Today we wish a very fond farewell to R. John Robertson who is leaving us after six years working with JISC CETIS to emigrate to the US of A.
John joined the CETIS team at the University of Strathclyde in 2006 to take up the post of Repositories Research Team project officer. Coming from Strathclyde’s Centre for Digital Library Research, John made an invaluable contribution to RRT. In addition to participating in the Repositories and Preservation Programme synthesis, John was also the lead author, along with his UKOLN colleagues Julie Allinson and Mahendra Mahey, of the influential report An Ecological Approach To Repository And Service Interactions.
After the JISC Repositories Programmes ended, John took on the role of Technical Support Officer for the new JISC / HEA Open Educational Resources Programme in 2009 and it’s here that he really made his mark. John went on to support all three OER programmes and has personally interviewed every single project, (apart from one or two that disappeared into the ether), recorded their technical choices in the CETIS PROD database, and synthesised the outputs in an important series of blog posts. He also participated in the regular online Second Tuesday seminar series, attended all the programme meetings, contributed to scoping the technical requirements of the programmes and assisted in marking the numerous proposals received.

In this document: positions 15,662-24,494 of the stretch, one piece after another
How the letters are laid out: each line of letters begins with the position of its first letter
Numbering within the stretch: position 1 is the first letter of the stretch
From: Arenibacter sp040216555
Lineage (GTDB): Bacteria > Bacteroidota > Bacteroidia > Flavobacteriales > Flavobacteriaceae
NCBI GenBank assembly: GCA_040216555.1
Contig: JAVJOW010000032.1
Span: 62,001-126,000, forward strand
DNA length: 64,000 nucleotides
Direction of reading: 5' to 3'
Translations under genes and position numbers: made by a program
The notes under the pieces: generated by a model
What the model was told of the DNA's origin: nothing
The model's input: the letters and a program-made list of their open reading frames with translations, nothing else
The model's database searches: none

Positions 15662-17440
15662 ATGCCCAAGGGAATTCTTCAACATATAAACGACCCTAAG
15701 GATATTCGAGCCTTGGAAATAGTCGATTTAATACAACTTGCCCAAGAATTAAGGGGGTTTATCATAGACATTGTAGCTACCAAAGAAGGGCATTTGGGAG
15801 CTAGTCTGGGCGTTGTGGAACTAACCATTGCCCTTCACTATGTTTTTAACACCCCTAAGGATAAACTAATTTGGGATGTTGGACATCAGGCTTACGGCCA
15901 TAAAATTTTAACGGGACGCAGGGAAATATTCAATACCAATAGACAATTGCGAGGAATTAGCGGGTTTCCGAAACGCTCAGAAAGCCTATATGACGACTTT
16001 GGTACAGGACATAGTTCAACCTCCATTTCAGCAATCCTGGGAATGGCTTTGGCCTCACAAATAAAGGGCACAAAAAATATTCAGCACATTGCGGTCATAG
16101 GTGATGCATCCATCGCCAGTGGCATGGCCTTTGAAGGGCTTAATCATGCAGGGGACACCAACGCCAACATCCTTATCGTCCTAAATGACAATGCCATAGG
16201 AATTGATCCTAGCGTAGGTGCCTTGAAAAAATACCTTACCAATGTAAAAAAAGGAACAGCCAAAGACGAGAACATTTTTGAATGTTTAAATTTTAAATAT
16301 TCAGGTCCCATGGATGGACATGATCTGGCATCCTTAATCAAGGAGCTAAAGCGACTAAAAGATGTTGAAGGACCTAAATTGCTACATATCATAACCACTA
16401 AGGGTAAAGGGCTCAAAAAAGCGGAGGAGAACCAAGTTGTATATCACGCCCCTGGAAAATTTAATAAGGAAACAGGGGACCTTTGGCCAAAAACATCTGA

John has been tireless in promoting and disseminating the OER programmes and projects through a wide range of channels including JISC events, international conferences, academic papers, social media channels and of course his own blog, which quickly became required reading for anyone with an interest in open educational resources. In fact as Rowin’s recent post reviewing CETIS Year in Blogging showed, it was one of John’s OER posts that attracted more readers than any other.
Over and above his “official” role, John has been an enthusiastic and approachable member of the JISC community who was always available to answer questions or queries from projects and programme managers alike or to drop everything and dash off to a meeting at the other end of the country or even the other side of the Atlantic.
In addition to supporting the OER Programmes John has also maintained a watching brief on the Learning Registry project in the US. John has been instrumental in communicating the potential impact of this initiative and disseminating regular updates to JISC and the wider community.
Above and beyond all that, John has been a respected and popular member of both CETIS and CAPLE, where has has also made a significant contribution to the academic life of the department. Equally importantly, he also proved to be a gracious and enthusiastic host at our irregular office soirees!
I know we’ll all miss John enormously but we wish him all the very best for the future and will look froward to following his adventures via twitter. Whoever happens to be successful in recruiting John will be very, very lucky indeed. I am quite sure we haven’t seen the last of @Kavubob!